strategy and force the Pakistani army to stop support for terror outfits,” he


Saleh, who was Afghanistan’s interior minister until he resigned to join

President Ashraf Ghani’s election team in 2019, also wants India on board when

it comes to the idea of talks with the Taliban. Calling the faction a temporary

bitter factor, he says Afghans saw India as an all-time friend. “It is better

to remain on the side of the Afghan people and stay away from dialogue with


Notably, there have been voices in India that have advocated a dialogue with

the Taliban. Earlier this year, Army chief Bipin Rawat had said that India must

reach out to Taliban in Afghanistan but talks should be held without any

precondition. India, in November last year, participated in the meeting hosted

by Russia on Afghanistan at a “non-official level” in Moscow where

representatives of the Taliban were also present.

“India, in my opinion, must retain and strengthen its brand and its reputation

as the largest democracy in the world not bowing to terror,” he says. He also

skeptical about the Taliban talks happening without the Afghan government being

party to it.

He further admits that he had been part of the meeting between US

representative Zalmay Khalilzad and the Afghan president. he said Khalilzad had

discussed with Taliban matters that related to US national interest and

security. “The matters which relate to our security and our national interest

are yet to be discussed. Those issues can’t be discussed in absence of the

Afghan government in direct talks with Pakistan and their proxy the Taliban,”

Saleh adds.

Ask him about the probability of the US withdrawing from the country, Saleh is

certain that it won’t happen. In December 2018, US President Donald Trump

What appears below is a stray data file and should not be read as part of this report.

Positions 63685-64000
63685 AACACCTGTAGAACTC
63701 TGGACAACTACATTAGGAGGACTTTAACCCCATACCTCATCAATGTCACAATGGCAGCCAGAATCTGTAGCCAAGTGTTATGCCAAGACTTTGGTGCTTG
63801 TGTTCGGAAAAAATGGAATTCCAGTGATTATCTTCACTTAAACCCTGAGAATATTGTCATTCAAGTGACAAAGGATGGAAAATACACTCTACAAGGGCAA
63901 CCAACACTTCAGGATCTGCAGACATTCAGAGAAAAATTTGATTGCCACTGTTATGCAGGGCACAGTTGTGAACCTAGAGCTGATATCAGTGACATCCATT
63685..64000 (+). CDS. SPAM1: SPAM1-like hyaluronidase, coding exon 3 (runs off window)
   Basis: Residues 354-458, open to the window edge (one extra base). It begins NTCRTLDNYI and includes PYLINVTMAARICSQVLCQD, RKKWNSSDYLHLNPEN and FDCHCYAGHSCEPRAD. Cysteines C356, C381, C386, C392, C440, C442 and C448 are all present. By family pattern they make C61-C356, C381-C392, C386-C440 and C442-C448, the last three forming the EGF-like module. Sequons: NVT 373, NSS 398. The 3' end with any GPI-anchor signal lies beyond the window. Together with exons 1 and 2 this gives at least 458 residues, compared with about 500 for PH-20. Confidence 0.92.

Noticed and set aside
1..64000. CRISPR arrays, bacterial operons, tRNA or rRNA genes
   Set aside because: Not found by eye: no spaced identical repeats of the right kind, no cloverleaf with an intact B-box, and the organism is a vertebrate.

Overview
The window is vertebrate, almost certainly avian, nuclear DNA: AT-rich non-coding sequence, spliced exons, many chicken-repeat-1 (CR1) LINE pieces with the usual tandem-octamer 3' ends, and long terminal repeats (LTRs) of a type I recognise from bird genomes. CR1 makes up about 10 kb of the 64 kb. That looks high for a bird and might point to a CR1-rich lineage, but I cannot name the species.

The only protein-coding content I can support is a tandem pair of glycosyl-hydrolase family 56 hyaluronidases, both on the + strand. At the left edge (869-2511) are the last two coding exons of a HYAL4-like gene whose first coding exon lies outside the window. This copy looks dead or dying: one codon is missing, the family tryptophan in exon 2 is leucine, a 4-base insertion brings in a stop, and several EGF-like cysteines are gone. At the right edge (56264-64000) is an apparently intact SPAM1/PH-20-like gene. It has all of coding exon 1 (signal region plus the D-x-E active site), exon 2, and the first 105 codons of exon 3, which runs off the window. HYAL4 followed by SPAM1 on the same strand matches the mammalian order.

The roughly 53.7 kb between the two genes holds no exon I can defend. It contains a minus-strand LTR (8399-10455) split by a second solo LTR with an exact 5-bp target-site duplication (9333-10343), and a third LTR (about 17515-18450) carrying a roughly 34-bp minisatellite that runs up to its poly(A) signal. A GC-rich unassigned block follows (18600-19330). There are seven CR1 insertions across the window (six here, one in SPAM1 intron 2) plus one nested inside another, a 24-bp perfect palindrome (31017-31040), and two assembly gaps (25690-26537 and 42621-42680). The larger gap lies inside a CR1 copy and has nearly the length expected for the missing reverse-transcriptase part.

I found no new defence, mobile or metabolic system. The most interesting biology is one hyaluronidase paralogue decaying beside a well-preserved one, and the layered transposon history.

announced plans of withdrawing 7,000 troops over the next couple of months.

“The US presence in Afghanistan will evolve.”

He also sees no change in Pakistan’s policy with regards to Afghans even now.

Talking about Pakistan Prime Minister Imran Khan’s statement on Afghanistan’s

need for an interim government whilst it prepares for the elections, Saleh

calls out Pakistan for remaining oblivious to the new realities in Afghanistan.

“I think they were frozen in 1991 when they were the authors of guidelines on

how to deal with Afghanistan,” says Saleh, adding that he agrees with US

Ambassador in Kabul John Bass’s satirical comment on Khan’s

statement—‘Afghanistan is not a cricket ball to tamper with’. “I couldn’t agree

more,” he says.

That said, he wishes Pakistan would understand how much it would benefit from a

friendly Afghanistan than a dominated one which, he says, “won’t happen


“If we look at it just on the basis of civilisation, there is no such thing as

Pakistan. It is part of the greater India and greater Afghanistan. What

separates us from Pakistan is not culture or religion or geography or history.

What separates us from Pakistan is the ISI and the Pakistan Army, who are losers

in the long run anyway,” Saleh says. 

While understanding the factor of anti-incumbency (as President Ghani fights

for a second term) that comes with his team this coming election, Saleh still

has big plans. The opposition leaders in Afghanistan have accused President

Ghani of trying to ruin the peace process. Saleh, however, is hopeful. “Ashraf

Ghani and I believe we must manifest our national power by remaining loyal and

attached to our roots. We want to restore Afghanistan’s place and stature and give

it its identity. Afghanistan for Afghanistan and not attached to any caveat

which runs contrary to our national interests,” he says.

His plans also include development work with the Chinese. “We look at China as

a great neighbour of Afghanistan and very much look forward to seeing China

start work on Aiank copper mines which they bought years back,” he says.

Saleh is also confident that there is simply no way for India and Afghanistan

to have divergence of interest and insists that “there is simply no way for

India and Afghanistan to have divergence of interest. It won’t happen.”